Sometimes culture can be the best form of diplomacy. Washington's Ambassador to South Korea takes that notion to heart - and never hesitates to stir up a crowd for the sake of improving relations.
Alexander Vershbow, the bespectacled U.S. ambassador to South Korea, could be mistaken for a librarian or a museum curator on first acquaintance.
But looks can be deceiving. Vershbow is the one providing the brassy percussion for a live performance of the Rolling Stones' "Satisfaction." He says the beat has been in his blood for a long time. "I started drumming when I was 13-years-old. After banging a lot on tables with knitting needles and chopsticks, my parents broke down and bought me some drums," he says.
Vershbow, who has been in the post since last October, can be surprisingly candid, especially for a diplomat. He has angered some South Korean officials, who are attempting to engage in meaningful exchanges with North Korea, by openly criticizing the North - calling it, for example, a "criminal regime." Some South Koreans have said he should be recalled.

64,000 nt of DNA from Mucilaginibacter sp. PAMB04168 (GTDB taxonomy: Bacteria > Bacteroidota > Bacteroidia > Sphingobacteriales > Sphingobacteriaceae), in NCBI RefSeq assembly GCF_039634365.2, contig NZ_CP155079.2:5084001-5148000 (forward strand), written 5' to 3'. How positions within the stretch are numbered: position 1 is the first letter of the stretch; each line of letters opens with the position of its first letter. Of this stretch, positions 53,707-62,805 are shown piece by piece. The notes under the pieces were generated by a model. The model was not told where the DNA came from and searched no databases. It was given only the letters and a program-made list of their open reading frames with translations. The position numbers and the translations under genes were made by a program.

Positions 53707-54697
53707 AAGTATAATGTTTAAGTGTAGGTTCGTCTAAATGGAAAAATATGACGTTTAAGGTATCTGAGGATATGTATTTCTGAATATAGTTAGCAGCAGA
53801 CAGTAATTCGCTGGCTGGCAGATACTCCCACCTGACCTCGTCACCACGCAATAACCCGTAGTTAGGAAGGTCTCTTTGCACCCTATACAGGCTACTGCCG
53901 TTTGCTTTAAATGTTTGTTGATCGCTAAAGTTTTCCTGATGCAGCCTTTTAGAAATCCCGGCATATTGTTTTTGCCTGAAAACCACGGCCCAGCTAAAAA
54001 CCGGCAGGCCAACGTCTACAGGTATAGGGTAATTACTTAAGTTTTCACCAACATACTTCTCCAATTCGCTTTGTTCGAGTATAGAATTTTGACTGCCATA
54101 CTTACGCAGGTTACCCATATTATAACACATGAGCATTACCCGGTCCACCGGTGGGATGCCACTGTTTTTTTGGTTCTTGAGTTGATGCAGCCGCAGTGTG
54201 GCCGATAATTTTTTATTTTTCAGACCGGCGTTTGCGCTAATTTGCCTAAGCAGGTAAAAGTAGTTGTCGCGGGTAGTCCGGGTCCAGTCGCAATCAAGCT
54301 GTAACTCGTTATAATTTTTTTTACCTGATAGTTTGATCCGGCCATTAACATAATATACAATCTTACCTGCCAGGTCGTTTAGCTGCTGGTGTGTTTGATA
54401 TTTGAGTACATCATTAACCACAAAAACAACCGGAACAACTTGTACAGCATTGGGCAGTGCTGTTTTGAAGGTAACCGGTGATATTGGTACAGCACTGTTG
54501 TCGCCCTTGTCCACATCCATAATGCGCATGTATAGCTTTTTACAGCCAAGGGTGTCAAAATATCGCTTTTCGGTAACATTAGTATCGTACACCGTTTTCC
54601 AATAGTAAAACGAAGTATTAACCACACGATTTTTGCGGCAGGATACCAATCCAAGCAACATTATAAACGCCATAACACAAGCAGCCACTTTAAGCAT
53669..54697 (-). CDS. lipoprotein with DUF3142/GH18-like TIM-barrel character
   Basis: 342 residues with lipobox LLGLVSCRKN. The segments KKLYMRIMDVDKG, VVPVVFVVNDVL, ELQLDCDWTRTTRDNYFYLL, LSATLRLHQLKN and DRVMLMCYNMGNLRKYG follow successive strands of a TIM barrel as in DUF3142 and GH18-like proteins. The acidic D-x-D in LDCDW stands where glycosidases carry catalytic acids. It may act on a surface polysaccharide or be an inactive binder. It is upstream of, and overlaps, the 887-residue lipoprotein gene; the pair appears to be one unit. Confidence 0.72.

But when he is not banging the drum for a tougher approach to Pyongyang, Vershbow can be found putting his musical talents to good use. This week, he joined a performance in Seoul called "Parade of Nations," in which members of the diplomatic community showed off their talents in support of various South Korean charities.
Vershbow was backing up the MOFAT band, which stands for Ministry of Foreign Affairs and Trade. He has good things to say about the other band members, all of whom are full-time diplomats, incidentally, and not government bureaucrats. "Even though they're working on the free trade agreement and China policy by day, they rock and roll by night," he says.
Another of his strong points is working the crowd when he is on stage. "This song, one of my favorites, was at the direct suggestion of Vice President Dick Cheney," he says. After that name-dropping introduction, the band launched into the Beatles' classic "Back in the USSR" - with Vershbow on drums, and as lead vocal.
Vershbow knows what he is singing about. Before coming to South Korea, he was U.S. ambassador to the Russian Federation. He says it was there that he discovered the potential harmony of diplomacy and rock-and-roll. "I used it on one occasion to attract attention to the problem of HIV/AIDS by playing at a disco in the Russian city of Saratov,? he says. ?It kind of dramatized the problem."
Here in South Korea, Vershbow says he and the MOFAT band are just getting started, even though the business of diplomacy may sometimes get in the way of their fun.